I have never personally changed development due to reciprocity failure alone. I have changed development and exposure times to compensate for night conditions which are very contrasty by nature, but it does not sound like you are talking about that kind of situation, rather you are encountering long exposures due only to the small aperture of your pinhole camera.
     
  7. edp

    edp Member

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    I think it is traditional at this point to mention the really good reciprocity characteristics of Fuji Acros 100. According to the data sheet ( http://www.fuji.fi/documents/13/neopan_100_acros_af3083e.pdf ) it requires no adjustment up to 120 seconds and only +1/2 a stop up to 1000 seconds, making it faster in practice than other nominally faster films. Also it is really nice film.
     
  8. NickG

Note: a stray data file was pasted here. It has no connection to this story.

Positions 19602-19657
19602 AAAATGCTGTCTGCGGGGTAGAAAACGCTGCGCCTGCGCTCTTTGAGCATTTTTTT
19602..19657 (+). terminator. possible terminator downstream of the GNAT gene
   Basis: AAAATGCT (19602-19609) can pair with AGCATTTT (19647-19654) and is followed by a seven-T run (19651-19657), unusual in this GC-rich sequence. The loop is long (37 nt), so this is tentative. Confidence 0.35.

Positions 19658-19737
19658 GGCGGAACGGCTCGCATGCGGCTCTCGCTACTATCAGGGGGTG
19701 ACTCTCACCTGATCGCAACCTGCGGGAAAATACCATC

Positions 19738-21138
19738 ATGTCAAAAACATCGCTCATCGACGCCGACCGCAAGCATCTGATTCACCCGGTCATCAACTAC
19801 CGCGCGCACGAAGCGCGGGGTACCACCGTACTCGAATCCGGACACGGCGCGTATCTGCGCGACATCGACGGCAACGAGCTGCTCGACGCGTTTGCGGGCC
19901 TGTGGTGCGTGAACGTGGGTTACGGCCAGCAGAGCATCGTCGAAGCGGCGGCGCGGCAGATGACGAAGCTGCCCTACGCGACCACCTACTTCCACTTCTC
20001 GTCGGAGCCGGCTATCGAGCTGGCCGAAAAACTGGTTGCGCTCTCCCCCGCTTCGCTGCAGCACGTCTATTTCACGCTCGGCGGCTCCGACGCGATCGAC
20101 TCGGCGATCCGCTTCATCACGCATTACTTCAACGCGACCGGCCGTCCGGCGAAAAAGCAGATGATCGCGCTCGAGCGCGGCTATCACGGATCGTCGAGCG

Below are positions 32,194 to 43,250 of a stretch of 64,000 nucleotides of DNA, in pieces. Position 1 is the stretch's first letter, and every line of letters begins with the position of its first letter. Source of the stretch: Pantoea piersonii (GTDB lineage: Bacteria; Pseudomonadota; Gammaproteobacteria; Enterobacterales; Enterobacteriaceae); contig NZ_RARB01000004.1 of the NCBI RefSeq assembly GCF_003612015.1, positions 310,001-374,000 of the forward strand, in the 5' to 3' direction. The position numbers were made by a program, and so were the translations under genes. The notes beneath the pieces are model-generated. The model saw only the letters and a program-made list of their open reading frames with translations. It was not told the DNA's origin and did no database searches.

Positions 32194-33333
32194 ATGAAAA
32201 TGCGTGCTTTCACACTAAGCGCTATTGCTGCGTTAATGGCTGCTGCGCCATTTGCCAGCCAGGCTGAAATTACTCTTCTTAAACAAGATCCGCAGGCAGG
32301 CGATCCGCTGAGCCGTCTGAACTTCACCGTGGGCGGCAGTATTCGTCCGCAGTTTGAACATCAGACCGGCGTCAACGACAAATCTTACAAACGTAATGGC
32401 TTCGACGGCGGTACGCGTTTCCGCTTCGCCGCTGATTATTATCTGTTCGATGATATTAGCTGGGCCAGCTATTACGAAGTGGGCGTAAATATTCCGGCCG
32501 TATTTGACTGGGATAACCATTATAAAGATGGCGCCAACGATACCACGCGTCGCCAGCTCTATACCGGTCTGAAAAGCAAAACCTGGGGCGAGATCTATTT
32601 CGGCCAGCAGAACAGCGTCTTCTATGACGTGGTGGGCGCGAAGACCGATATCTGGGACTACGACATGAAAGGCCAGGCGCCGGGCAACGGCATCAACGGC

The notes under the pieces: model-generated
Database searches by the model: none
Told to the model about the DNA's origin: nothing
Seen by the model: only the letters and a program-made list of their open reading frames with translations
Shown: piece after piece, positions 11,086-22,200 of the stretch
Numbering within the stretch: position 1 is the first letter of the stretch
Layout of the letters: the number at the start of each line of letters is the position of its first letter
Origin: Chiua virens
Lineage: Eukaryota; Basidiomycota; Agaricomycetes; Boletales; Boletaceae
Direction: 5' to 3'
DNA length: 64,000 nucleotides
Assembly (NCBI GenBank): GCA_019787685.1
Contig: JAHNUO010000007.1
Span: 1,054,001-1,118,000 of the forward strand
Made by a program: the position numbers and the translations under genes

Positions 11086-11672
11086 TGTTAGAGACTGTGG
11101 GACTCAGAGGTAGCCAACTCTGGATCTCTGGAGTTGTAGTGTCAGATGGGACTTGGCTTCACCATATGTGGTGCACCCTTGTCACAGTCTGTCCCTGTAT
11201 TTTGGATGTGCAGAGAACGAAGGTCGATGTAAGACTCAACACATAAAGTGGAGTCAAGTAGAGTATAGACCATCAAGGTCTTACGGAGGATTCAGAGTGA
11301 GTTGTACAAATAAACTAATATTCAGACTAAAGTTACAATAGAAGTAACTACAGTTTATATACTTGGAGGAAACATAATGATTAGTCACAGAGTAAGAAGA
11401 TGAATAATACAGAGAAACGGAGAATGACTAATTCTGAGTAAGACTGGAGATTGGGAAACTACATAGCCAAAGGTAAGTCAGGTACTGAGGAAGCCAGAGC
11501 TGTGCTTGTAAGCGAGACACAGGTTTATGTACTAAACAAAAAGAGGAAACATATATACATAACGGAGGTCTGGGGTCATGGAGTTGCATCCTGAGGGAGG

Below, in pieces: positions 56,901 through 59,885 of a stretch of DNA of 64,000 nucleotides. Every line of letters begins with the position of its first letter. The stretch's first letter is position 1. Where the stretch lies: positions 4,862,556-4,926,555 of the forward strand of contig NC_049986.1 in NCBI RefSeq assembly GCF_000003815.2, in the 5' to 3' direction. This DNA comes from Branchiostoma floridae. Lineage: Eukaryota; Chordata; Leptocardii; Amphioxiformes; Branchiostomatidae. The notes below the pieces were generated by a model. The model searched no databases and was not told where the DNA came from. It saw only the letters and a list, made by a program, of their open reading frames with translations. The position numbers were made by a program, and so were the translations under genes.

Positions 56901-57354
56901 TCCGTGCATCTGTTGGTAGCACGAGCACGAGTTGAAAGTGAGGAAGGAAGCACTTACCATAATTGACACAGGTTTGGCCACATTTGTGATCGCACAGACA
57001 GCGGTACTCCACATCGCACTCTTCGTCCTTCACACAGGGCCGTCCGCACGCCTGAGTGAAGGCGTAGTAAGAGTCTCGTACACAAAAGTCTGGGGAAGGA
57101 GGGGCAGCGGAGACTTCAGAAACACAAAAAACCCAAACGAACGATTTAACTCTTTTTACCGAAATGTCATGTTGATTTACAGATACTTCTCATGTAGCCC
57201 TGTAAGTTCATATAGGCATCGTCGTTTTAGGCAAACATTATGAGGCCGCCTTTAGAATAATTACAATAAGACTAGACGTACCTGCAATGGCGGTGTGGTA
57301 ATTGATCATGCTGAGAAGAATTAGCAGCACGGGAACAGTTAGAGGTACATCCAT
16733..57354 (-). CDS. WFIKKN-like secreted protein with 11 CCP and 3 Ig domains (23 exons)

NickG Member

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    Thanks for your advice. I've had a look at Howard Bond's article which is comprehensive so the rest can be determined through making images. Acros sounds great. I'll get a couple of rolls and try them. Many thanks for replying so quickly. Cheers.
     
  9. tokengirl

    tokengirl Member

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    I got some clear PVC sheets in assorted colors at the art supply store and cut out little circles to sandwich behind the actual pinhole, thereby avoiding dust issues. Works like a champ, here is an example using a red filter:
    [​IMG]
     
  10. fschifano

    fschifano Member

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    I would never have thought to put it behind the pinhole. Thanks for the tip.
     
  11. DWThomas

    DWThomas Subscriber

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    In theory, narrowing the spectral bandwidth for B&W could improve the sharpness, can't say I've ever tried it. The light wavelength enters into the equation for pinhole optimization.

    A couple of years back I crudely taped an 80B filter over my SQ-A pinhole adapter to try an outdoor shot and finish off a roll of tungsten transparency film; it worked!
     
  12. SMBooth

    SMBooth Member